This New York City Shared Boys’ Room Is Full of Small-Space Tricks
As a New Yorker, artist Sally King McBride is no stranger to tight spaces. Over the years, she and her family have found creative solutions to stay in the apartment and neighborhood they love. Her sons, Max and Alex’s, bedroom is a great example of how smart design choices can make a small space function better and evolve over time. It’s also a stylish love letter to childhood, thanks to lots of personal touches, including Sally’s own letter artwork, which she sells through her company The Letter Nest. Here’s how Sally made this space work — without making it look workaday.
It starts with good bones.
Sally did remarkably little to transition the boys’ room from baby nursery to big-boy room, in part because she’d been so strategic with her furniture choices from the get-go. The cribs converted to toddler beds and the “changing table” was just a topper she’d added to chests of drawers she already owned. Likewise, the palette of black, white, and red has grown up with the boys.
Buy time with a toddler bed.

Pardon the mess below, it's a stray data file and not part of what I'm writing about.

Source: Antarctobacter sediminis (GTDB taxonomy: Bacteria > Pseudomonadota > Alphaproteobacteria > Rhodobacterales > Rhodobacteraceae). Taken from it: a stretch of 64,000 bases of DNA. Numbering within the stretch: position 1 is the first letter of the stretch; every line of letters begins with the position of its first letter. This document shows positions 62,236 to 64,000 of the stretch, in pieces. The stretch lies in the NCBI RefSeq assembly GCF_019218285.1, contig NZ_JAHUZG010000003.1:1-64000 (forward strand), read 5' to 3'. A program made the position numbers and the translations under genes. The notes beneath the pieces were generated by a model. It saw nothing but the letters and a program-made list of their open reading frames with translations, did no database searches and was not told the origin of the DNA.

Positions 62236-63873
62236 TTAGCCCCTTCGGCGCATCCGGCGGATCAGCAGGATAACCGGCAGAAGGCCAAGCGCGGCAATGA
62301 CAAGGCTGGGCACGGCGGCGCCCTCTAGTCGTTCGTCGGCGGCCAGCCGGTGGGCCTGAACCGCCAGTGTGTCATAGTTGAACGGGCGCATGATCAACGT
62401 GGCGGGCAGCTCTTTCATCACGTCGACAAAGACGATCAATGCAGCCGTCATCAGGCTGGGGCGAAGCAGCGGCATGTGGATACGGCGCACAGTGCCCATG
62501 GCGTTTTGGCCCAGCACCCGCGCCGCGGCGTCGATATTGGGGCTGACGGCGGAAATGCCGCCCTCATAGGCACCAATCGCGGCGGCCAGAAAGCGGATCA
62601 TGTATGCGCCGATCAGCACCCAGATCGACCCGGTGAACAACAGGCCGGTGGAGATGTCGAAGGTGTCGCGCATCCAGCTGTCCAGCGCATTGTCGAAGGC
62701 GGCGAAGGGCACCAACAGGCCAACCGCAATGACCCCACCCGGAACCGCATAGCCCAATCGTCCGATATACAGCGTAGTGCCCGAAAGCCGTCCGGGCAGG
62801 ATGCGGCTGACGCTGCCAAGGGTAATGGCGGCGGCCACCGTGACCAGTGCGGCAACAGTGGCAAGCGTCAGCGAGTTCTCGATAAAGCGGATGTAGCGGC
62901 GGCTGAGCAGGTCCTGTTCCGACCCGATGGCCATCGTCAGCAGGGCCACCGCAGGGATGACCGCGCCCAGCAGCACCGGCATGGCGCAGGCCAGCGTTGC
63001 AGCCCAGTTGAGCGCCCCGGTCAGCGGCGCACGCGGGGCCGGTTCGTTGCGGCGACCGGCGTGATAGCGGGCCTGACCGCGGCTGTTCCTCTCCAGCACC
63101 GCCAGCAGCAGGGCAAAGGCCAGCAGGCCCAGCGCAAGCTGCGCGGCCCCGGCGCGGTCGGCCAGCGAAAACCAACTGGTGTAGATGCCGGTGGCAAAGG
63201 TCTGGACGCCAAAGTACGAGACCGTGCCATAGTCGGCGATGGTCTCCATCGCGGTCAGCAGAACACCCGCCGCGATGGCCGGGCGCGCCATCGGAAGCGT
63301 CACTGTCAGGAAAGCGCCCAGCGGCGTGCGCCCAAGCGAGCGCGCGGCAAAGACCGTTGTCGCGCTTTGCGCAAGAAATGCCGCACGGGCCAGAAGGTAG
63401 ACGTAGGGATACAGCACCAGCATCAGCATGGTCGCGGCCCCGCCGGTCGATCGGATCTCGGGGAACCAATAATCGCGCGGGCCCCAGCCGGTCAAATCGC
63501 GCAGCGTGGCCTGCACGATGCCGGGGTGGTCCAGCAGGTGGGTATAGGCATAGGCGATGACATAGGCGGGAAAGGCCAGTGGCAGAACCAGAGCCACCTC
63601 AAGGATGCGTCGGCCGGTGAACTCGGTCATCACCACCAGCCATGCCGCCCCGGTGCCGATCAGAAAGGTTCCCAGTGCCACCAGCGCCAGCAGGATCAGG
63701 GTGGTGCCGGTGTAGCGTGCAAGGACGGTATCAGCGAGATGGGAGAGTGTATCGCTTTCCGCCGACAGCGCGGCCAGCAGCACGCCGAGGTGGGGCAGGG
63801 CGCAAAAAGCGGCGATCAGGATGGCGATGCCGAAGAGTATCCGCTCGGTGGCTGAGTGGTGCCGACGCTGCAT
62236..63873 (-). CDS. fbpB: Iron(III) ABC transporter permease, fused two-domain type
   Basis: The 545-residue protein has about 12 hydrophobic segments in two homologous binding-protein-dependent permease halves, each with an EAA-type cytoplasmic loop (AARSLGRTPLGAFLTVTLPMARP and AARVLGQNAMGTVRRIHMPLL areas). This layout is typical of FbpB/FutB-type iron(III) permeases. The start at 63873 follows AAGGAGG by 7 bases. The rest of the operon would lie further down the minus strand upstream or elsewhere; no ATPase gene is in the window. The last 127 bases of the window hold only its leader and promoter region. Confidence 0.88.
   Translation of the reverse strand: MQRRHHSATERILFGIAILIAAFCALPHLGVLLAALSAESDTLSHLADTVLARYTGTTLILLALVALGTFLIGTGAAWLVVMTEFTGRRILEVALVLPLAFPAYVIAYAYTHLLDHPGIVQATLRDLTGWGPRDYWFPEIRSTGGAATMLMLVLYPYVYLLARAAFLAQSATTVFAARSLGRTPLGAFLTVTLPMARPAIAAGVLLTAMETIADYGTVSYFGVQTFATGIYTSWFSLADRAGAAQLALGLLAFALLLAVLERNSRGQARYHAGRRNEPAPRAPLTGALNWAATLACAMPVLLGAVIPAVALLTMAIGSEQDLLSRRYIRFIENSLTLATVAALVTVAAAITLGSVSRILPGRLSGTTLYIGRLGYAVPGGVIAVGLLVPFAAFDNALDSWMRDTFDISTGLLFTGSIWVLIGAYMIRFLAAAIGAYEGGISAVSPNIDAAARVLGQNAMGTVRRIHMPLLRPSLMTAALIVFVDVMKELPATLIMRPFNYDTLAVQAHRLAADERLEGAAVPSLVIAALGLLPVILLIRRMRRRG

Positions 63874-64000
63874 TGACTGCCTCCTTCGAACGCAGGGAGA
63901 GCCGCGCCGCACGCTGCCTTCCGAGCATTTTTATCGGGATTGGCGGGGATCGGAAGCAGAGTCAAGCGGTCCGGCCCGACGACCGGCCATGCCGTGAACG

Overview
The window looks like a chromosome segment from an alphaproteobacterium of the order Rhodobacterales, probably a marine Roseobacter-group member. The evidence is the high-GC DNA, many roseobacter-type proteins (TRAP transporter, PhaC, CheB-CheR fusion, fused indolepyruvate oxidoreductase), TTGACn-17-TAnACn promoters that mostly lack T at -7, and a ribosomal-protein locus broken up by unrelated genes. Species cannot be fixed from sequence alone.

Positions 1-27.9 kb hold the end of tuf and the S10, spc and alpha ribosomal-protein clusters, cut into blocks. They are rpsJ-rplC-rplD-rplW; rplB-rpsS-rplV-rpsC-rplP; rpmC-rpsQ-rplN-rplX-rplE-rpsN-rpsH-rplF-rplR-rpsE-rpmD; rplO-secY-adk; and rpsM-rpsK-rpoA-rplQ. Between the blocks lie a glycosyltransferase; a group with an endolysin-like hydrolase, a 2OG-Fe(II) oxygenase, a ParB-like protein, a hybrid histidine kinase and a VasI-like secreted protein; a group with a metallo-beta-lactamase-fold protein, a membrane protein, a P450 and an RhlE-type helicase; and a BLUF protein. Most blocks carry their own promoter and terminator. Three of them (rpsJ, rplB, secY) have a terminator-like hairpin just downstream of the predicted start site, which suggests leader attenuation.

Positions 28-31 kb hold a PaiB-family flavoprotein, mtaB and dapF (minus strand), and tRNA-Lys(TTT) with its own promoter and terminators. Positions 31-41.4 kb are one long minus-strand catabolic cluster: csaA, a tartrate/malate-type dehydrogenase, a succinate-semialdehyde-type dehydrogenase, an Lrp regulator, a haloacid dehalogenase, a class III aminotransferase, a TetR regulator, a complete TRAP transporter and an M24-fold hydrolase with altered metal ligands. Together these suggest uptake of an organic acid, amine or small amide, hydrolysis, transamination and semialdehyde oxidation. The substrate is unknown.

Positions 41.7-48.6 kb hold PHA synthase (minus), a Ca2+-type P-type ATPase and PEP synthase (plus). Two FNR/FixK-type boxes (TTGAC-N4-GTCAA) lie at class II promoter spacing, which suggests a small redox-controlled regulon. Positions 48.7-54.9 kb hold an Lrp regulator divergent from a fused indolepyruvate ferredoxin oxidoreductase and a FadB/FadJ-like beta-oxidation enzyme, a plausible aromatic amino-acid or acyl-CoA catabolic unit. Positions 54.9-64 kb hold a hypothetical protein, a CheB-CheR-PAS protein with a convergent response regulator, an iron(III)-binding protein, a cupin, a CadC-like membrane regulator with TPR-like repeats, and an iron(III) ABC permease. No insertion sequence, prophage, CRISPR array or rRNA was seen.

One key furnishing choice was the cribs that converted to toddler beds (by Oeuf), which Sally purchased through Giggle (RIP!). Families often skip directly from a crib to a twin-sized bed, but a toddler bed saves a ton of space in a small room. Sally’s sons are 5 and 6 1/2 and both happily still sleeping in their mini beds while their mom debates the merits of a bunk or trundle bed.
Turn storage into an artful display.
The wall-mounted shelves add a ton of storage to the room, but Sally is mindful not to overload them and keep them tidy. Artwork is mixed in with the books and toys, so that the whole thing reads more as décor than storage.
Sally naturally wanted to incorporate wallpaper from her collection with Chasing Paper into her sons’ room, but she needed to do it in a way that would not overwhelm the small space, so she went with just two walls. “When you look into the room, you see the white wall,” she notes. “It’s only when you enter the room and turn back to the beds that you experience the playfulness.” She opted for the paper airplane print because, “It captured my boys’ imagination as something they can now make themselves.” When Sally realized she had a little wallpaper left over, she cut out a few planes and let them fly onto the adjacent wall — a tiny, but super-playful detail.
A hook will always help.
Next to her New York City Alphabet Print, Sally hung a few hooks for bathrobes, towels, and sweatshirts, which she says were “born of necessity” in a New York City apartment. However, it is also a wise choice in any kid’s room because there will inevitably be clothing you want to hang up but not necessarily put back in a drawer or closet (we’re looking at you, worn-for-an-afternoon hoodie).
Stick to a tight palette.
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